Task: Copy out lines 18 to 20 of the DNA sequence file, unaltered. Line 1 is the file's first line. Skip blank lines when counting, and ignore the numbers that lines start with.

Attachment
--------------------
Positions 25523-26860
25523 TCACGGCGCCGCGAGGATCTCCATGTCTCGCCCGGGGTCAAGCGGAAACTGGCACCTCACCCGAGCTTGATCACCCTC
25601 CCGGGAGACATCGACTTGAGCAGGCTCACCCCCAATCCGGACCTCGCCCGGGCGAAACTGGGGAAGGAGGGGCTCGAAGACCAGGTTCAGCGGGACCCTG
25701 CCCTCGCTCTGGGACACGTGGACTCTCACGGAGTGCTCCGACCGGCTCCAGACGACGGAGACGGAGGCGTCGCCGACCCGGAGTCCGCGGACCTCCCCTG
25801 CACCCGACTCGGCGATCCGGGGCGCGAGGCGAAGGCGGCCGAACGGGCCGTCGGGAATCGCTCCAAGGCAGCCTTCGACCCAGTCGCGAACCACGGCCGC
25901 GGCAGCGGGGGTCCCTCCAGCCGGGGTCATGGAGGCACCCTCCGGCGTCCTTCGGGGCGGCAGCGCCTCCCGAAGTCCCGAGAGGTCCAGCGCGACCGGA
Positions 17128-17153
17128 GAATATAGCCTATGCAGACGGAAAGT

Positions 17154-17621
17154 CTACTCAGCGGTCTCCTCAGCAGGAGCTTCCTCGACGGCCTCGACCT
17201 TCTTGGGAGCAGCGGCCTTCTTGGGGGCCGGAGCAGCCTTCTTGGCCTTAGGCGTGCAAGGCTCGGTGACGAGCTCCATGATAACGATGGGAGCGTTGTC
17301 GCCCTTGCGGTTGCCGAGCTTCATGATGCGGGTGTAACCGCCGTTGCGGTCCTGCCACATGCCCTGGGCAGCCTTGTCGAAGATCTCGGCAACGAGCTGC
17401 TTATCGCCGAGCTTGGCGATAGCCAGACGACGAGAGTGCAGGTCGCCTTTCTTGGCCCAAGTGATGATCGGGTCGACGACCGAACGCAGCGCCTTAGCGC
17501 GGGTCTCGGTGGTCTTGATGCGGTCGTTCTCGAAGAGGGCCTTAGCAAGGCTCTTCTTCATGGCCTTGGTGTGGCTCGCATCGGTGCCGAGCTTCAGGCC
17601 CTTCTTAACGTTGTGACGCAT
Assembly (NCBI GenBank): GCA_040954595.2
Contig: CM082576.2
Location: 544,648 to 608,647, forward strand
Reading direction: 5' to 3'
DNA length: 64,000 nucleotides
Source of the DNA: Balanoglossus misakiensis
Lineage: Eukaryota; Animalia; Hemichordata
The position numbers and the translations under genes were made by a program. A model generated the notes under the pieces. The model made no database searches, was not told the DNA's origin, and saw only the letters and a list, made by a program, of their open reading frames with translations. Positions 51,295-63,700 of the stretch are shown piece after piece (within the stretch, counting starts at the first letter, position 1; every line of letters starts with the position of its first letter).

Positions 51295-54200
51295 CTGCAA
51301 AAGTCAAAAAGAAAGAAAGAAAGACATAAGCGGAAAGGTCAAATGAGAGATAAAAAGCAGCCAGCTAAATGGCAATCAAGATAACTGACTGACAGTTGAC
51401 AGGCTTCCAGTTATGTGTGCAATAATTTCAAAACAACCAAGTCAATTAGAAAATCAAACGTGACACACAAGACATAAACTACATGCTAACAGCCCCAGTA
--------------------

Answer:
Location: 544,648 to 608,647, forward strand
Reading direction: 5' to 3'
DNA length: 64,000 nucleotides